Application of 3D visualization techniques in the analysis of GPR data for archaeology

L. Nuzzo, G. Leucci, S. Negri, M. T. Carrozzo, T. Quarta

Abstract


In this work, some results of a GPR survey carried out in a 10000 m2 large archaeological site, located in Lecce (Italy) near to a necropolis dating from the Messapian to the Roman imperial age, are reported. After a preliminary survey, performed on the entire area along parallel 1 m spaced profiles using a 200 MHz and a 500 MHz antenna in single-fold continuous mode, some smaller areas were selected, where the survey was repeated decreasing the profile spacing down to 0.50 m for the lower frequency antenna and to 0.25 m for the higher one. For two selected zones (D and B) the processed data were visualized in 3D space not only by the standard time slice technique, but also by two recently proposed approaches, namely by iso-amplitude surfaces of the complex trace amplitude and by 3D projection of energy and envelope stacks. The immediacy in revealing the spatial positioning of highly reflecting bodies, such as the anomaly interpreted as an old refilled cistern in zone D, makes 3D visualization techniques very attractive in archaeological applications of GPR. Their sensitivity to the signal/noise ratio is, on the other hand, highlighted by the quite poor performance in zone B, where the only reliable result provided by all the techniques was the soil/bedrock reflection, whereas none of them could effectively enhance the visibility of weak dipping reflections noted on 2D sections and probably related to fractures or bedding planes in the calcarenitic basement. The performance of the various techniques in these two different situations allowed insights into their main advantages and drawbacks to be gained.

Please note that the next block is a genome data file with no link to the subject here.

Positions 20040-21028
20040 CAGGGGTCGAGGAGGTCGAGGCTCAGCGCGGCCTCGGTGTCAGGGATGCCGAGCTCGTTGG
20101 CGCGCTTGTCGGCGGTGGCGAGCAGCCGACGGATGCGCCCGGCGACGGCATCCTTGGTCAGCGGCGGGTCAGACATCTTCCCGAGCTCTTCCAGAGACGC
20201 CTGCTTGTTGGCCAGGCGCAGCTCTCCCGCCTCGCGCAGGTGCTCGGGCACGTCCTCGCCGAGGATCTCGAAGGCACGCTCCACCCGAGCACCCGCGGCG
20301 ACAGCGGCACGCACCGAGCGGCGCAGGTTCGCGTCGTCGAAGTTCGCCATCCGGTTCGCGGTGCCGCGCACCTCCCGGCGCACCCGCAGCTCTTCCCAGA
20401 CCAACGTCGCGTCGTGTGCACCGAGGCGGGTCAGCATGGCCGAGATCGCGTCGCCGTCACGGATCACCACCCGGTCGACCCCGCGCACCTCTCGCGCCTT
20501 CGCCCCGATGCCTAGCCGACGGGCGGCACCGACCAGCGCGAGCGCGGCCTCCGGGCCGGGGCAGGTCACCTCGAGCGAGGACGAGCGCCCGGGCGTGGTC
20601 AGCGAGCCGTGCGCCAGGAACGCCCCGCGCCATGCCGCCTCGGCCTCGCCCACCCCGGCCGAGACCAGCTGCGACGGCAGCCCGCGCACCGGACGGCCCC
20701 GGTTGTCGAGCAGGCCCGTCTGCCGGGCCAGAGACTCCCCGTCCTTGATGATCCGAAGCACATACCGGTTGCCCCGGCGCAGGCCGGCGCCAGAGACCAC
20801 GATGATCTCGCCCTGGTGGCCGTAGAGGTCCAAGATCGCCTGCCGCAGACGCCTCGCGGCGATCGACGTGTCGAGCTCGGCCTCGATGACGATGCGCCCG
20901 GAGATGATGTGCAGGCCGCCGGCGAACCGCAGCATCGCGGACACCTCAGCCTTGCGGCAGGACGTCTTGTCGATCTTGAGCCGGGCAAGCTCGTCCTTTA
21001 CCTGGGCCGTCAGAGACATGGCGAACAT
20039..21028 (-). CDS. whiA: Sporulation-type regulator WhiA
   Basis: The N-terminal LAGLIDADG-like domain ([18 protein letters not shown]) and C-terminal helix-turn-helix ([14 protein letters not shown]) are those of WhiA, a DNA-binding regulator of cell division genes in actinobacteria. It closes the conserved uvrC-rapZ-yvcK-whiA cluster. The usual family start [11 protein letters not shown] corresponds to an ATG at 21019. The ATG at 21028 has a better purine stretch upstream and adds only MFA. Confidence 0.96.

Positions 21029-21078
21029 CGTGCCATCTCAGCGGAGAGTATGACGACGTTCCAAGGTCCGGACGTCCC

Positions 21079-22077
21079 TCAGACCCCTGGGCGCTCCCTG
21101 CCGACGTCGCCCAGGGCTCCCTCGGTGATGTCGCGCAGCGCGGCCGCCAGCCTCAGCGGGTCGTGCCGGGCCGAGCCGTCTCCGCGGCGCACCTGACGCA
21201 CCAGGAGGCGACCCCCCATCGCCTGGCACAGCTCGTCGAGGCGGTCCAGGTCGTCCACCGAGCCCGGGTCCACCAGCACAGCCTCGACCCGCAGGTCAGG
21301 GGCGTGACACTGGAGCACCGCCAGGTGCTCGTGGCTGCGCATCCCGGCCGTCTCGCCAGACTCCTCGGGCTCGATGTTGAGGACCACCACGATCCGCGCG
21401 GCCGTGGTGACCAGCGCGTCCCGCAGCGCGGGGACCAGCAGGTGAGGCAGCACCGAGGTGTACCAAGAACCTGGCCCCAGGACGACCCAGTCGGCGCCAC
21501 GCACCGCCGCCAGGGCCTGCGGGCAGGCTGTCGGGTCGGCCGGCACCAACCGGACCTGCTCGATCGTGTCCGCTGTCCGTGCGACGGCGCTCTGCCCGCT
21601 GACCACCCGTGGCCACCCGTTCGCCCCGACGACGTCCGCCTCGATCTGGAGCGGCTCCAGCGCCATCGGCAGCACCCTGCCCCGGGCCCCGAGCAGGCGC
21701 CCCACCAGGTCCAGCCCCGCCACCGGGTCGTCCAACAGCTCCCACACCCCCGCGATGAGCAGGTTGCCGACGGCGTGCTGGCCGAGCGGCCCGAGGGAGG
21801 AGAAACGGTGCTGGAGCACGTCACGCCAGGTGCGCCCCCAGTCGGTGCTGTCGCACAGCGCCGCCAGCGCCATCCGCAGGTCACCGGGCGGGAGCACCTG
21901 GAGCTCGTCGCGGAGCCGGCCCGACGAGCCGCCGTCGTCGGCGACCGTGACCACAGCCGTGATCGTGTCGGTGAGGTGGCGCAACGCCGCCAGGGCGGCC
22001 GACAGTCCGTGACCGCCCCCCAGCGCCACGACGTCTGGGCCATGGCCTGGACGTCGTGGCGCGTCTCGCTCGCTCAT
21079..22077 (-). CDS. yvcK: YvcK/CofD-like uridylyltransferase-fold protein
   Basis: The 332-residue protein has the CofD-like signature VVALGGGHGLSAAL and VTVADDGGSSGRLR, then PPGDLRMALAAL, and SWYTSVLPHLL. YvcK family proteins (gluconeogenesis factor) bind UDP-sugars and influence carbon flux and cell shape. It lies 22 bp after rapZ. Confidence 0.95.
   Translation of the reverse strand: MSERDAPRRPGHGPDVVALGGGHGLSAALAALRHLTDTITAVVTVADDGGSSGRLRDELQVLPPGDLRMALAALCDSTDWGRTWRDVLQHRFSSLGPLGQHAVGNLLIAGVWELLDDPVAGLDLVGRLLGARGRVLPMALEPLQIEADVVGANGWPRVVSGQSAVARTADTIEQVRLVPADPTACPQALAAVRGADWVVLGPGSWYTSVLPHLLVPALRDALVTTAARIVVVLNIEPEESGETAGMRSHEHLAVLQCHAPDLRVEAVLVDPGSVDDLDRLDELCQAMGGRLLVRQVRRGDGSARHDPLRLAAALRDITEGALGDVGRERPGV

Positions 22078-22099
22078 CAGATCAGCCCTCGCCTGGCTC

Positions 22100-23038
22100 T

Keywords


ground-penetrating radar;archaeological investigations;visualization techniques

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References


DOI: https://doi.org/10.4401/ag-3517
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Published by INGV, Istituto Nazionale di Geofisica e Vulcanologia - ISSN: 2037-416X